About

Brad Hostetler is a Visiting Assistant Professor of Art History at Kenyon College for the 2017–18 academic year. He specializes in the material culture of the Eastern Mediterranean, specifically the art and architecture of the Byzantine Empire and the Islamic Caliphate. His primary research interests include the interaction of text and image, patronage of devotional art, and the agency of luxury objects in late antique and medieval societies. His current book project examines reliquaries in the Middle Byzantine period (843–1204), a time when Constantinople was regarded as the relic capital of the Christian world. He is also co-director of Inscriptions of Mount Athos, a project documenting the Byzantine Greek inscriptions on minor works of art preserved in the monastic collections of Mount Athos, Greece. He has published essays in Eastern Christian Art, Athanor, and most recently in Natural Materials of the Holy Land and the Visual Translation of Place, 500 – 1500 (Routledge, 2017). Brad has been the recipient of grants from the Gladys Krieble Delmas Foundation and the A.G. Leventis Foundation, and has held fellowships at Dumbarton Oaks Research Library and Collection in Washington, D.C., and the Metropolitan Museum of Art. Prior to Kenyon, Brad taught courses on Medieval Pilgrimage, the True Cross, and Late Antique and Early Christian Art and Architecture at Florida State University.

Education

Ph.D., Art History, Florida State University, 2016 M.A., Art History, Florida State University, 2009 B.A., Art, Wheaton College, 2002

Other Publications

BOOK PROJECT Enshrining Sacred Matter: The Form, Function, and Meaning of Reliquaries in Medieval Byzantium. (in preparation) PUBLISHED “Image, Epigram, and Nature in Middle Byzantine Personal Devotion.” In Natural Materials of the Holy Land and the Visual Translation of Place, 500 – 1500. R. Bartal, N. Bodner, and B. Kühnel, eds. (Routledge, 2017), pp. 172–89. “The Limburg Staurotheke: A Reassessment.” Athanor 30 (2012), pp. 7–13. “The Iconography of Text: The Placement of an Inscription on a Middle Byzantine Reliquary.” Eastern Christian Art 8 (2011), pp. 49–55. FORTHCOMING “Reliquary Epigrams.” In Byzantine Texts on Art and Aesthetics, vol. 3: From Alexios I to the Rise of Hesychasm (1081 – ca. 1330). C. Barber and F. Spingou, eds. Cambridge Univ. Press. “Daniel the Exile’s Ekphrasis of a Hippodrome Scene: Cathedral of St. Sophia in Kiev?” (co-authored with M. Herrington, R. Romanchuk, S. Simmons, and C. Timm). In Byzantine Texts on Art and Aesthetics, vol. 3: From Alexios I to the Rise of Hesychasm (1081 – ca. 1330). C. Barber and F. Spingou, eds. Cambridge Univ. Press. “Towards a Typology for the Placement of Names on Works of Art.” In Inscribing Texts in Byzantium: Continuity, Invention, Transformation. Proceedings of the 49th Spring Symposium of Byzantine Studies. I. Toth and M. Lauxtermann, eds. Routledge. IN PREPARATION “Patronage, Art-Making, and Re-making in Byzantium: The Limburg Staurotheke in Context.” “The Byzantine Signet Ring of John the Imperial Spatharios.”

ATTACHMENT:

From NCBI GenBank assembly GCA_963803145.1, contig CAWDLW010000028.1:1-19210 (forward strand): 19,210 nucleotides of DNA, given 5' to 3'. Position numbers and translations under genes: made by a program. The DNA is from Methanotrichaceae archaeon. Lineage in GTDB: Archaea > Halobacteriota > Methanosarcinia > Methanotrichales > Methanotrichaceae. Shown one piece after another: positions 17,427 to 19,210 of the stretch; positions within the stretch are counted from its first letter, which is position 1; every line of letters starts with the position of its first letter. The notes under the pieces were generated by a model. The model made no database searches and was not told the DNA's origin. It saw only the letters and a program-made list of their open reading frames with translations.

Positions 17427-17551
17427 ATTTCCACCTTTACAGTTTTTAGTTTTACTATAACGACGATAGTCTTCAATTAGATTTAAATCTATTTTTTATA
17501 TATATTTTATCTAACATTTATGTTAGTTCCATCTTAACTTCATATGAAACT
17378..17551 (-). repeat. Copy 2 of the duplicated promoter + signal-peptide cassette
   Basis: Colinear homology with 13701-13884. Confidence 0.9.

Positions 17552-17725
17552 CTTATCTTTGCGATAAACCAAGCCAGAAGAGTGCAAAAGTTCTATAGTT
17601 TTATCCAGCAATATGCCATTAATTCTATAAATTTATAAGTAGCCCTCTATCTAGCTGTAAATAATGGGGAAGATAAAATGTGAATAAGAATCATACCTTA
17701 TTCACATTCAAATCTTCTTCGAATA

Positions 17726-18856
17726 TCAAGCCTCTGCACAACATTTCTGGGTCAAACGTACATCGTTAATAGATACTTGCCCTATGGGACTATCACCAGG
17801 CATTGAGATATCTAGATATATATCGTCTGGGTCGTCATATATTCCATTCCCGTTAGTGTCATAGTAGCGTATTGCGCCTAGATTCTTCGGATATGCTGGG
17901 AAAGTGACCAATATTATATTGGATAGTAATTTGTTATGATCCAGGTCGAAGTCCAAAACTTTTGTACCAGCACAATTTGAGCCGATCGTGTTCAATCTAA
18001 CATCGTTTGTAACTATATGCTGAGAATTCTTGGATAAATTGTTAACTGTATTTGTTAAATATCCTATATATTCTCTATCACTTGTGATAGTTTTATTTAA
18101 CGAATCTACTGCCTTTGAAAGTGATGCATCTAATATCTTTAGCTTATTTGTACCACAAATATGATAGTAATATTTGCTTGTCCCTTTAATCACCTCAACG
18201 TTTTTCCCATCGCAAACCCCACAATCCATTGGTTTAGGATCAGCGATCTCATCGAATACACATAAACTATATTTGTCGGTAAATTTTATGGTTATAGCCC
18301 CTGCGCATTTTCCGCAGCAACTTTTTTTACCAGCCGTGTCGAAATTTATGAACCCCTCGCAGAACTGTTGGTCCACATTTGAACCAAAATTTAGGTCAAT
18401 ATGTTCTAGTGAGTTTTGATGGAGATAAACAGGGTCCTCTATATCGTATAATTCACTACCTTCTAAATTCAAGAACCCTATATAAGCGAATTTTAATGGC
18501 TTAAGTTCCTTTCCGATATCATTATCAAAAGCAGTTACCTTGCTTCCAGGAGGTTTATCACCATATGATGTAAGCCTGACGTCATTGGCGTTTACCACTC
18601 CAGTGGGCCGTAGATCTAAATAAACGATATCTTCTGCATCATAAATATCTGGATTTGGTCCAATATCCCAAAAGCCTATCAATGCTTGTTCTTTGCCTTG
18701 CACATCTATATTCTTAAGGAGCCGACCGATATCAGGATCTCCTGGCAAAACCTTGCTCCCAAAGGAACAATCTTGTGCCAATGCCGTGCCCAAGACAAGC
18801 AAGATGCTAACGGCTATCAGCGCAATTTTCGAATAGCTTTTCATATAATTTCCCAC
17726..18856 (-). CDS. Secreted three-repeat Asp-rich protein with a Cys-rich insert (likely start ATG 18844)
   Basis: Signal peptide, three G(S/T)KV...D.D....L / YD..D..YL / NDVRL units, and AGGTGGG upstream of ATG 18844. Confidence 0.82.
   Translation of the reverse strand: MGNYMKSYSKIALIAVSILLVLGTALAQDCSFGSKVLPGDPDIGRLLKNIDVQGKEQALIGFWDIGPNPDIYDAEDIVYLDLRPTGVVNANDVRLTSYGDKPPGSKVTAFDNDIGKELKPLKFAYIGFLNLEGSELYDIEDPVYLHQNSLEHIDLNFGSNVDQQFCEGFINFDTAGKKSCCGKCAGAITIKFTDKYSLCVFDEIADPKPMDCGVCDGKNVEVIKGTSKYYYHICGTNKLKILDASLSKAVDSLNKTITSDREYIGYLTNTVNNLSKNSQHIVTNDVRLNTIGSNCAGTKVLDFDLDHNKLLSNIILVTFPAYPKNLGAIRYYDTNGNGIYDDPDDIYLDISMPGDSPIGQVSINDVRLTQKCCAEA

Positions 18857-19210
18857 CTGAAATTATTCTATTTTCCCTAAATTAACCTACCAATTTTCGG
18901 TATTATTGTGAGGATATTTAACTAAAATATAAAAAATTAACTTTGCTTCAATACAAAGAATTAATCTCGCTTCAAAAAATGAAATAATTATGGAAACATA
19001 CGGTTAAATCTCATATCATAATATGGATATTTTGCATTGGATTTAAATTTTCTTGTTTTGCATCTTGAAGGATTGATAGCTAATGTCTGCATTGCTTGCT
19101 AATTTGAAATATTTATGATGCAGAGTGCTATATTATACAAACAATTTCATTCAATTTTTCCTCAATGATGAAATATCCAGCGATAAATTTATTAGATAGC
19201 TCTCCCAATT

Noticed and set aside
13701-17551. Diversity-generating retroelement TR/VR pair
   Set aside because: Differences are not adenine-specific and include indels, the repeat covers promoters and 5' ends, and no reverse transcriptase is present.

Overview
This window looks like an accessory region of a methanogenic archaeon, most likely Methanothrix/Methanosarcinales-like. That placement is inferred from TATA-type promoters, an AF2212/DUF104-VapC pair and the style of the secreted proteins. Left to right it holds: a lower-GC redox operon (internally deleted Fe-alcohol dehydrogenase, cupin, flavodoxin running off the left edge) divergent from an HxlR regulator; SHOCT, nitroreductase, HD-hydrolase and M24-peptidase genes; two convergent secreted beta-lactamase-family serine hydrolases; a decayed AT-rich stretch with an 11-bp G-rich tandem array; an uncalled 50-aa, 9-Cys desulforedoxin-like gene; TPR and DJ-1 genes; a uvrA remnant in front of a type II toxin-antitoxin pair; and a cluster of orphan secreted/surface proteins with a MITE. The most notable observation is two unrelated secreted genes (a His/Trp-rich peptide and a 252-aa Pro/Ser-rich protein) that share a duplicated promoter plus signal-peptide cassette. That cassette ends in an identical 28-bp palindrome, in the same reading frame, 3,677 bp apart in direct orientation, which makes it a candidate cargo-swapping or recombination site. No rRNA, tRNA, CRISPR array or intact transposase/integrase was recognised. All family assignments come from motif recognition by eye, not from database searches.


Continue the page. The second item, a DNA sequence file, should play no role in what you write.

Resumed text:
Projects

Inscriptions of Mount Athos (with Paschalis Androudis, Aristotle University of Thessaloniki). Link to website coming in September 2017.

Brad Hostetler

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